Scott Sifton has already gone toe-to-toe with Eric Greitens. As an attorney in the state Senate, Sifton challenged the erstwhile governor over his budget cuts, called for an investigation into potential campaign finance violations, and worked on the impeachment inquiry.
Now, Sifton and Greitens are battling again — but this time over an open U.S. Senate seat.
Sifton, 47, was one of the first people to jump into the race, even before Republican Senator Roy Blunt announced he would not seek re-election. He pointed to the Capitol insurrection as a catalyst for wanting to run for higher office. Five people were killed and two Capitol police officers later died by suicide after protestors upset about the results of the 2020 presidential election stormed the U.S. Capitol in early January.
“We need to counter-balance the forces that fan those flames so to speak. We cannot have a U.S. Senate delegation that consists of Josh Hawley and Eric Greitens. We need more balance than that,” Sifton said. “There are obviously a lot of important challenges ahead of us on policy as well but that was a watershed moment for a lot of people. We need to get back to the business of governing and move our nation forward.”
Sifton termed out of the state Senate last year, having previously served in the lower chamber. In the statehouse, Sifton was known for his legal expertise as well as his discipline.
“With his legislation and his preparation for the floor, he was always meticulous and thorough. He was always ready,” former Minority Floor Leader Gina Walsh said. “He could hold the floor forever once you told him you needed it. But the thing about Scott is, he liked to stick to the subject matter and stay on task. He didn’t like it when somebody said, ‘What did you think of the baseball game last night?’”
“He is truly a good tool to have in your toolbox for a politician, but he was also great for our caucus,” Walsh said.
Sifton is the sole proprietor of his law practice which also works with OnderLaw LLC where he focuses on environmental cleanup litigation and recouping taxpayer funds spent to combat the opioid epidemic. He is a graduate of Truman State University and received his Juris Doctorate from the University of Michigan Law School.
While he lives in St. Louis now, Sifton grew up in Kansas City. And when he was 15 years old, he went through “the most formative experience” of his life. His father lost his job, and his family lost their minivan and the home he grew up in. Eventually, his parents found new work, and Sifton got a job at a local Ponderosa Steakhouse.
“We all felt that loss in different ways, and my parents landed on their feet the best they could,” Sifton said.
And that personal story will underscore his message of “building an economy that works for everyone in every corner of Missouri — urban, suburban, exurban, and rural” as his campaign gets off the ground and he travels to every county in the state.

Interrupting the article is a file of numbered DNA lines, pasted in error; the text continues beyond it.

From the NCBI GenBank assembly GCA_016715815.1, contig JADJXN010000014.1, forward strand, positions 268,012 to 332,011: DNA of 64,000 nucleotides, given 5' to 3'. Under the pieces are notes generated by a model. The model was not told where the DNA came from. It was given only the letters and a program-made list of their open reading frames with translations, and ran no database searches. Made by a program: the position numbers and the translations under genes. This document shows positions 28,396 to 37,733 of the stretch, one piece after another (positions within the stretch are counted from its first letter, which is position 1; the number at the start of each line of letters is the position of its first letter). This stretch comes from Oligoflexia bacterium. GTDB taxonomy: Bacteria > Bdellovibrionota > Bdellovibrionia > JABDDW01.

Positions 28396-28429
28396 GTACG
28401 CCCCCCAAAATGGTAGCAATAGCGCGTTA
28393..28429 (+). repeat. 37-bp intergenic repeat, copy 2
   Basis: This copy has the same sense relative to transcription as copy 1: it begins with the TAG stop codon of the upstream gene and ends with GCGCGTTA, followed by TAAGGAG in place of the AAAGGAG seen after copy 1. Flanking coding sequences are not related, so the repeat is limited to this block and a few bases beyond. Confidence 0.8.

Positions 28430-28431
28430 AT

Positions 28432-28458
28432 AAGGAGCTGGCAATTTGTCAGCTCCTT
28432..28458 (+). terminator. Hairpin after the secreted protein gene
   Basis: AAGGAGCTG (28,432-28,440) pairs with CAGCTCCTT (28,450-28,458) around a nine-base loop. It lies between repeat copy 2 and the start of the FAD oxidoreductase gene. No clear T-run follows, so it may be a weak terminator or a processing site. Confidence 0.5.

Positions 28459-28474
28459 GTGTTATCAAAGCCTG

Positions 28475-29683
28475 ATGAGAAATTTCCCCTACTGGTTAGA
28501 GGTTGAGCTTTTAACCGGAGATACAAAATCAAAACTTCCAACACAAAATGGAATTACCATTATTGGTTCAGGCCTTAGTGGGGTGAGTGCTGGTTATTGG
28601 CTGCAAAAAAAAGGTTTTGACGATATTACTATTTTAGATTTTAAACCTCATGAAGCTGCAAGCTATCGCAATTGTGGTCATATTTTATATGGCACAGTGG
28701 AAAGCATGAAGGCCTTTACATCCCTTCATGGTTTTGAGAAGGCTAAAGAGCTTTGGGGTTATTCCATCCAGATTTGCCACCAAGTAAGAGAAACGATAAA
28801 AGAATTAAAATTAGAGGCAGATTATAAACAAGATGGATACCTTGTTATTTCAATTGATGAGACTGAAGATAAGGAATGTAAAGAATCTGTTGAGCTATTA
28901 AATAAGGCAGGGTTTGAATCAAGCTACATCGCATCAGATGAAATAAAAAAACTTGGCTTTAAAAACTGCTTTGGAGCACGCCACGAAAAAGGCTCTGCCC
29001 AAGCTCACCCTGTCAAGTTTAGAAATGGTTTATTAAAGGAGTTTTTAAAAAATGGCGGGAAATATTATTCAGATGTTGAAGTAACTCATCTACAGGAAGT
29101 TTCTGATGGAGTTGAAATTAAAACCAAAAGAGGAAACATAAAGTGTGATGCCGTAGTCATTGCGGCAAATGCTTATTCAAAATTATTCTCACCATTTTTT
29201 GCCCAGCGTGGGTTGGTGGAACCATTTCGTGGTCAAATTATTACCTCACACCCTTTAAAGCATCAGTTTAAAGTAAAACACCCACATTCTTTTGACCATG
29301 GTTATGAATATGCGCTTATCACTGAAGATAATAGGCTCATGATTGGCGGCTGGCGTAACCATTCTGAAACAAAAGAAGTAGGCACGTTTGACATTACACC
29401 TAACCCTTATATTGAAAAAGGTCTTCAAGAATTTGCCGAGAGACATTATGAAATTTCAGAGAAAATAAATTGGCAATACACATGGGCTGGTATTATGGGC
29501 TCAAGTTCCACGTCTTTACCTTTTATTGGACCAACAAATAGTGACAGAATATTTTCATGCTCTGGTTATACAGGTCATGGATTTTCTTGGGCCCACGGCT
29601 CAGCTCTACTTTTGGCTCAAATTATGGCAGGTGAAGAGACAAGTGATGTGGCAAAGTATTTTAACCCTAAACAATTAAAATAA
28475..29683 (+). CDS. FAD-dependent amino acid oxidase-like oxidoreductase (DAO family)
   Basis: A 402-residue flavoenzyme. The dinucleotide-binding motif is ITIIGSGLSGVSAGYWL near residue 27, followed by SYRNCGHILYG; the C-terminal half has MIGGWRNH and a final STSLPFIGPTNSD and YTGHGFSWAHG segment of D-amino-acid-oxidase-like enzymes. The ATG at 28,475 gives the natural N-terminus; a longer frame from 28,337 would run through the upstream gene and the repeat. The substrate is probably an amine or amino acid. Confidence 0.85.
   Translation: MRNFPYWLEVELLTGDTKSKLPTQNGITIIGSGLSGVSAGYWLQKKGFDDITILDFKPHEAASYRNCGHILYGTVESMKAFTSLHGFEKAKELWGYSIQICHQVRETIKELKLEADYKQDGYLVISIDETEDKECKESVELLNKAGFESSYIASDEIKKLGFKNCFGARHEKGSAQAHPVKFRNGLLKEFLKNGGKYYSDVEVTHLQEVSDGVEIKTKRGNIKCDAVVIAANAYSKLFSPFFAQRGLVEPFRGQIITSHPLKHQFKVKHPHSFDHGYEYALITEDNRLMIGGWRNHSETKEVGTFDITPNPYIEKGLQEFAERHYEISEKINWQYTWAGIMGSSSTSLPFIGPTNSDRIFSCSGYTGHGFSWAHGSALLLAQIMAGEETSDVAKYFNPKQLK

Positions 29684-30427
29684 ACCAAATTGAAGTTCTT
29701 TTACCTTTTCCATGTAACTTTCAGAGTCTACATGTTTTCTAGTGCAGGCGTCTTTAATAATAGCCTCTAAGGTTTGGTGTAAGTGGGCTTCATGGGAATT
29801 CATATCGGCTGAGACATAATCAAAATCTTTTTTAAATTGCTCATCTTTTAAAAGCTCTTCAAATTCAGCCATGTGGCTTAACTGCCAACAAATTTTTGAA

“That includes creating jobs that don’t just let a family get by but actually allows folks to get ahead. That means access to quality, affordable health care, that means investment in our infrastructure in all parts of the state, improving our public schools, prioritizing job training and higher education, and of course, protecting the social safety net — social security and Medicare which matters to everyone regardless of what part of the state they’re in,” Sifton said.
Sifton was first elected to the state Senate in 2012 and inevitably became the go-to expert for the Democrats on tort reform issues. But he also challenged Greitens — who resigned as Missouri’s chief executive after less than two years amid sexual misconduct and campaign finance allegations — during his tenure.
But while Sifton called for investigations into his campaign’s handling of a charity list and use of an encrypted messaging service and was involved in the impeachment discussions, he said he also stood up against budget cuts to school buses and nursing homes and the elimination of an affordable housing program.
“I worked to prevent as much of his agenda from being adopted as possible with some success,” Sifton recalled. “Sen. [Kiki] Curls and I were the last two standing on SB 43, the employment discrimination bill. We held that off for as long as we possibly could and did as much as we could to keep strong protections against workplace discrimination in Missouri. But on issue after issue, I squared up with Greitens when he was governor, including on dark money, his refusal to disclose the identity of his donors which was ultimately why he resigned. I was on the tip of the spear on that.”
Sifton doesn’t take being a lawmaker lightly — whether that’s in the statehouse or U.S. Senate.
“It’s an opportunity to make a difference in people’s lives that has to be considered very carefully. Sometimes you can do good by passing a law; other times you can do good by stopping one from being passed,” he said. “It’s a sobering responsibility.”
As of the latest campaign finance filings, Sifton had nearly $146,000 cash on hand. In comparison, Greitens had about $9,000 cash on hand.
Aside from Greitens, Attorney General Eric Schmitt has officially joined the race. Congressmen Billy Long and Jason Smith as well as Congresswomen Vicky Hartzler and Ann Wagner are considering joining the Republican field as well.
Kaitlyn Schallhorn is the editor of The Missouri Times. She joined the newspaper in early 2019 after working as a reporter for Fox News in New York City.
Throughout her career, Kaitlyn has covered political campaigns across the U.S., including the 2016 presidential election, and humanitarian aid efforts in Africa and the Middle East.
She is a native of Missouri who studied journalism at Winthrop University in South Carolina. She is also an alumna of the National Journalism Center in Washington, D.C.
Contact Kaitlyn at email@example.com.